JOHNS CREEK, Ga. — Two weeks into protests against police brutality sparked by the death of George Floyd, statements made by Johns Creek Police Chief Chris Byers have drawn controversy and led to an internal investigation.
In a post to his personal Facebook page, Byers disavowed the officers involved in Floyd’s death and applauded protests and demands for justice, but said he does not support the Black Lives Matter movement because “it seems to glorify the killing of my brothers and sisters.”
The statement was also critical of unspecified religious leaders for “failing” and “abandoning” law enforcement personnel and their families. The morning of June 8 the Atlanta Journal-Constitution shared a story about Byers’s statements, and the post was shortly taken down.
Johns Creek City Manager Ed Densmore announced June 16 that he had opened an internal investigation into allegations against Byers unrelated to his social media posts.
In accordance with city policy, the chief has been placed on administrative leave pending the completion of this investigation. During this period, Major Roland Castro will lead the department.
The City of Johns Creek released its own official statement saying it stands against all forms of racism and supports peaceful protests.
“With everything that is taking place around the U.S and the world, it’s important that we listen, understand and make thoughtful decisions which will bring about improvements to everyone’s health, safety and quality of life,” Densmore said.
Mayor Mike Bodker acknowledge the potential negative impact of Byers's statements but defended their intent.
“I have known Chris Byers for more than a decade, not just as an officer and now police chief, but also a person of deep faith who cares strongly about all people as well as his fellow police officers,” Bodker stated. “I know his words were not meant to be divisive, but rather to foster a dialogue among these different groups, including Black Lives Matter, to bring about tangible and meaningful change many of us would like to see.”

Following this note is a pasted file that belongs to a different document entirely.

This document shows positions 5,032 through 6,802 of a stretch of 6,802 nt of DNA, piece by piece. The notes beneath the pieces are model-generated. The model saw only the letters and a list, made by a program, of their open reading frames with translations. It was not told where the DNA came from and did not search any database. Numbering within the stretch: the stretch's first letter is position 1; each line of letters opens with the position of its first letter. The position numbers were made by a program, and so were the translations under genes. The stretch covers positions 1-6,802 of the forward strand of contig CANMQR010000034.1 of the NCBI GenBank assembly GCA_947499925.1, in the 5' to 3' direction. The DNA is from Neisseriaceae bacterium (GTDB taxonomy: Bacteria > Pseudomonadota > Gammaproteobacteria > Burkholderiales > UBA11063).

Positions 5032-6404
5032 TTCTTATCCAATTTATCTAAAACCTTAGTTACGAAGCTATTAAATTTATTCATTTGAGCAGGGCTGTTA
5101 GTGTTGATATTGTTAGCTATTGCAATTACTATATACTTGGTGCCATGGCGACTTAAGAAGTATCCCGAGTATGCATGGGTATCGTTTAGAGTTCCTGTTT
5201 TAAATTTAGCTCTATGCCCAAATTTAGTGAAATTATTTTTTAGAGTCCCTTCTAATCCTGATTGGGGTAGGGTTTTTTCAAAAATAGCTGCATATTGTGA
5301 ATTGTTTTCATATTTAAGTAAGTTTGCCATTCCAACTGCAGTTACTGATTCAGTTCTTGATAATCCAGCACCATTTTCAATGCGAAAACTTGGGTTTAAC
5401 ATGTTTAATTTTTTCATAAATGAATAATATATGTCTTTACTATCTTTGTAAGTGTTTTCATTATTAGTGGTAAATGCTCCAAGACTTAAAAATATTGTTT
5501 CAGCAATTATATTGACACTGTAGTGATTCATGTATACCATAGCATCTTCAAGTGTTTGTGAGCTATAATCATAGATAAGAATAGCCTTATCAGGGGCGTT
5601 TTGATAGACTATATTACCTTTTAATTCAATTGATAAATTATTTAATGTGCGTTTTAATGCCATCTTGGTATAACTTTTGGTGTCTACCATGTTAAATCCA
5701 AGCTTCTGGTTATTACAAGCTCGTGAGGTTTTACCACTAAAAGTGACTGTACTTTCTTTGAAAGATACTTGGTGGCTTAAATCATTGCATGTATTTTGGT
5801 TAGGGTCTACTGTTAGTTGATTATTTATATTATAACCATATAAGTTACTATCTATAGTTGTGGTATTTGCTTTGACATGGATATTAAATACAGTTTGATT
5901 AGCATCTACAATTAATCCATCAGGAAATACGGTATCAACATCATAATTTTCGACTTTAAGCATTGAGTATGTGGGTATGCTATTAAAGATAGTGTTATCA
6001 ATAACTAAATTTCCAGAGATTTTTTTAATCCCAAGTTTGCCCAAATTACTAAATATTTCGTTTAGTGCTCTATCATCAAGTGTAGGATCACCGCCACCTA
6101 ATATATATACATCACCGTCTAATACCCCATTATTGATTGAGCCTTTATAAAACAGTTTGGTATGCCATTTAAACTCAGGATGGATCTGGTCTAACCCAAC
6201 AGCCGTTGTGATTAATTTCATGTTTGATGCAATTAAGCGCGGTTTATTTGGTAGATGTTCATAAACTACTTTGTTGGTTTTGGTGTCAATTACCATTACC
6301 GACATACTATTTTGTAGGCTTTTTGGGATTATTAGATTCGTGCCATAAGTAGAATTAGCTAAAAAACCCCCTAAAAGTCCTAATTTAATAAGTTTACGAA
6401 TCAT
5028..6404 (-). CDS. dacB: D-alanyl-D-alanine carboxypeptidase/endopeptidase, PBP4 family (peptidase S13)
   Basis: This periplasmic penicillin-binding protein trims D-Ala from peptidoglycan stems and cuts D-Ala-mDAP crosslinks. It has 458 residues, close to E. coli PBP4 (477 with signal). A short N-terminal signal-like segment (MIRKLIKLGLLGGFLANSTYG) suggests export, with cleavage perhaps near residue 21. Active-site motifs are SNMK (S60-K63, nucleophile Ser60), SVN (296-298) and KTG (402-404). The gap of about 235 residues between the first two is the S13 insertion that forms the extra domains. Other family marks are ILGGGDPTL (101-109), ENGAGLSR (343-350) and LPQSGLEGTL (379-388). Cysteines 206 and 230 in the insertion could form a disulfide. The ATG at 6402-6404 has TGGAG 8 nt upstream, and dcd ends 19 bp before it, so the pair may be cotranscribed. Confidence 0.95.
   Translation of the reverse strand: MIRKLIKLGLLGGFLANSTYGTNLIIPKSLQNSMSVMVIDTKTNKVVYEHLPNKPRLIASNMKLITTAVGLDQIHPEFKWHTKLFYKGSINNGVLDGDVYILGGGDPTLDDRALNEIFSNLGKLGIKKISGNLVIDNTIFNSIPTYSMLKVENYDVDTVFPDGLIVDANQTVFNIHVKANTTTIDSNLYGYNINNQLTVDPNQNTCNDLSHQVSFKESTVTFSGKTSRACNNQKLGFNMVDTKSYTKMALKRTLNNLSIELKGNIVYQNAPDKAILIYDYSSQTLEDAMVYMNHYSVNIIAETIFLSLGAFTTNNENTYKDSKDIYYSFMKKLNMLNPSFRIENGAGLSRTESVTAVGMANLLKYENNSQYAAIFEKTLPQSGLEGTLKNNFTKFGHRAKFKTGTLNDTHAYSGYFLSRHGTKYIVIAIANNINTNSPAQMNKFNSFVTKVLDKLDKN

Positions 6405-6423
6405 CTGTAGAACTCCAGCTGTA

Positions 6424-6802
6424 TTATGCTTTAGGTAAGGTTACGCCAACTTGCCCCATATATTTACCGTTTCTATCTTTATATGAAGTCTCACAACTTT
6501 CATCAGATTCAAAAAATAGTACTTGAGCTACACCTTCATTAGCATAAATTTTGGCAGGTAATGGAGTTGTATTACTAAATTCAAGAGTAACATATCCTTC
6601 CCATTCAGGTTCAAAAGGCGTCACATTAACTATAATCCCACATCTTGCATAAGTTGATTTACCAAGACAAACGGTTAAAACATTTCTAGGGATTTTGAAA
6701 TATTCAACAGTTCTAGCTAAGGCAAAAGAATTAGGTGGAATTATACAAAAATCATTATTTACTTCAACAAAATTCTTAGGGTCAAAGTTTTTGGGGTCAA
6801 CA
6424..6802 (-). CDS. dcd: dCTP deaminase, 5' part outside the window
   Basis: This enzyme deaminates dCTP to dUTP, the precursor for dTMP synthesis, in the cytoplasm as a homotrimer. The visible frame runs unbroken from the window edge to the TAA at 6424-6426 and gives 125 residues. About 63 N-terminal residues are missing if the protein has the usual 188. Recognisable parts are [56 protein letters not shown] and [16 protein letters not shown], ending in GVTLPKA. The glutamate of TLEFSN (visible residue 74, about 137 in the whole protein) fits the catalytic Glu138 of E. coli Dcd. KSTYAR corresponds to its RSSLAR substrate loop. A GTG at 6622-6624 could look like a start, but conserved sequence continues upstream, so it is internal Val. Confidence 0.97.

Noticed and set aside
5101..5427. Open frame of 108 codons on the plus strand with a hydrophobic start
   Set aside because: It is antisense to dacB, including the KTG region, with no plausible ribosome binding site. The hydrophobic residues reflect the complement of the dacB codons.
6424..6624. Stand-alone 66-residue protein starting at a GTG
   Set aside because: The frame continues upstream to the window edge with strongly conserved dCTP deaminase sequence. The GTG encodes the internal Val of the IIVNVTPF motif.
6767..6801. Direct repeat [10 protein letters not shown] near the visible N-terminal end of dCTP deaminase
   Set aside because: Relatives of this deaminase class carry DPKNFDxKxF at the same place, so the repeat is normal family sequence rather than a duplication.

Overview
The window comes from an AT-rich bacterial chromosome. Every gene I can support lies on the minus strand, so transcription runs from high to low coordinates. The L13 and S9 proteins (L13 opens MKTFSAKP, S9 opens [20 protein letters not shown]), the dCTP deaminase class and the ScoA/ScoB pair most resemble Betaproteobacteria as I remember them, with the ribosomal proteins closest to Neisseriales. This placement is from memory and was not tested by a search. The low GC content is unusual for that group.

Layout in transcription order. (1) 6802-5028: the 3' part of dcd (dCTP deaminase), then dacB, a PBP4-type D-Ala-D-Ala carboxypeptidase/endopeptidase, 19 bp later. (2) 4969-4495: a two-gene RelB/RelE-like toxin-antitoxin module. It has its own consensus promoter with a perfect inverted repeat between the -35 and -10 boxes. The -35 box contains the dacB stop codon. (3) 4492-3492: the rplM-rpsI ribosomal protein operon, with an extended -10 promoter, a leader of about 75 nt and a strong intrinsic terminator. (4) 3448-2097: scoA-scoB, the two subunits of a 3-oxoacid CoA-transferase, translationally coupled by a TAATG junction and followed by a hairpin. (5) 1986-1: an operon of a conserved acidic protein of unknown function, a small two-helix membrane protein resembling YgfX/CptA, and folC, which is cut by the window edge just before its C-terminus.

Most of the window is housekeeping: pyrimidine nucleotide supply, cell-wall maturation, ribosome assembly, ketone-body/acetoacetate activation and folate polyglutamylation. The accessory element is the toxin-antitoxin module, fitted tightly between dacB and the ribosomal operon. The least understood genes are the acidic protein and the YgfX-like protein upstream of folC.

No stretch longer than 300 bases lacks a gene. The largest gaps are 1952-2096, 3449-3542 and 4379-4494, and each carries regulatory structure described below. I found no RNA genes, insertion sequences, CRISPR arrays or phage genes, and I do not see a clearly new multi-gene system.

Byers comments received significant attention on social media, with the city of Johns Creek briefly trending on Twitter for the state of Georgia. Some called for Byers to step down, while others defended Byers’s right to share his opinion or said his statements were sensationalized by the media.
“As a Johns Creek taxpayer, I hope action is taken to replace this man with someone more in-line with our diverse community,” Michael Guest wrote.
“While I think his heart is in the right place, I think he is being ignorant and tone deaf to the Black Lives Matter movement,” Heather Setzer said. “Go to their website and see what they are actually about. Nowhere is violence against the police encouraged, nor has it ever been.”
“This whole thread saddens me,” Camille Brown wrote. “I love living in Johns Creek. My daughter and I participated in the peaceful protests in Johns Creek last Thursday. I was so proud of my Johns Creek Community. That pride has now turned to shame and sadness. He is a leader and his opinions can seep into the department he leads.”
“No one is condoning, nor defending what happens some people at the hands of bad cops; he’s supporting the good cops,” Josh Brandt stated. “He clearly states he finds it very important that he keep the bad cops out of the profession. I’m so tired of people reading only the parts that allow them to show some sort of emotional outrage, rather than absorbing factual information and making a non-emotional judgement.”
State Rep. Angelika Kausche, who represents most of Johns Creek, said she was “stunned” by the chief’s statement.
“The Black Lives Matter movement is rooted in racial justice and police accountability,” she said. “It does not call for law enforcement to be harmed. It does not celebrate the killing of police officers. To suggest it does is to dangerously mislabel the hundreds of thousands of our fellow Americans who want to bring about much needed systemic change.”